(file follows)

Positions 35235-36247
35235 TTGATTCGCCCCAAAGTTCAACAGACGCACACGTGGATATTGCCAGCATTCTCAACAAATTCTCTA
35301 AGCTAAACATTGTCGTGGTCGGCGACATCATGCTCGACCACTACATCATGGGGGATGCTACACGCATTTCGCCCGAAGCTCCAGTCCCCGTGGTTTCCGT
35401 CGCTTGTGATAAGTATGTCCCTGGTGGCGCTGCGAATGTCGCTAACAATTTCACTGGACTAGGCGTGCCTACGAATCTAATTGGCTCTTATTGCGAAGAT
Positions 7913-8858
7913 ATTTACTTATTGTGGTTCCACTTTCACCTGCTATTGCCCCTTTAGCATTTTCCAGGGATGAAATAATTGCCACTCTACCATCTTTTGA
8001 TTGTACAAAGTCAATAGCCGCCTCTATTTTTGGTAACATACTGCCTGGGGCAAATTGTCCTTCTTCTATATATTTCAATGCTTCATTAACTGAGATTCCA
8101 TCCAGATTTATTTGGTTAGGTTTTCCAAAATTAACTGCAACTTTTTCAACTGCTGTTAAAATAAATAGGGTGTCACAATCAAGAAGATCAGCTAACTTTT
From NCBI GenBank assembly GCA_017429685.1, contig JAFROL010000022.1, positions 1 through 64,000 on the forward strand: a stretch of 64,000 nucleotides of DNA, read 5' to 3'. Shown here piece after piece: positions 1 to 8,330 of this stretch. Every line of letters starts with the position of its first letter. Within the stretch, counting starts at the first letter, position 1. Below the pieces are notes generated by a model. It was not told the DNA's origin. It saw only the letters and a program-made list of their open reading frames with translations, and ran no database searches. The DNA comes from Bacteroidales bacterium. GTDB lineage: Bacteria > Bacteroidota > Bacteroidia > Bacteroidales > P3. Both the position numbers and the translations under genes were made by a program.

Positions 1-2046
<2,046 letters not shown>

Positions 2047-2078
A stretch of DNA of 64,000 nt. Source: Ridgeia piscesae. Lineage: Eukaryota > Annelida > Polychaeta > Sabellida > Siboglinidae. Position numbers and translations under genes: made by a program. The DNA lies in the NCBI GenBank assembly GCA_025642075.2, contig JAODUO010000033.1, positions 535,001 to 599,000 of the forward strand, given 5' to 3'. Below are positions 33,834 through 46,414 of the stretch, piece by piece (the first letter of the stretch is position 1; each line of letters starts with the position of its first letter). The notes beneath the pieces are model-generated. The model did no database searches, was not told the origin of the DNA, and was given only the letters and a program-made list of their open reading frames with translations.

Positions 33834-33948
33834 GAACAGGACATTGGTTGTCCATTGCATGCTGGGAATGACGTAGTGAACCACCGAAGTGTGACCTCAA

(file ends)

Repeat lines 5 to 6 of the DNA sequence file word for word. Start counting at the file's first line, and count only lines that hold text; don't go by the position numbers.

Positions 7913-8858
7913 ATTTACTTATTGTGGTTCCACTTTCACCTGCTATTGCCCCTTTAGCATTTTCCAGGGATGAAATAATTGCCACTCTACCATCTTTTGA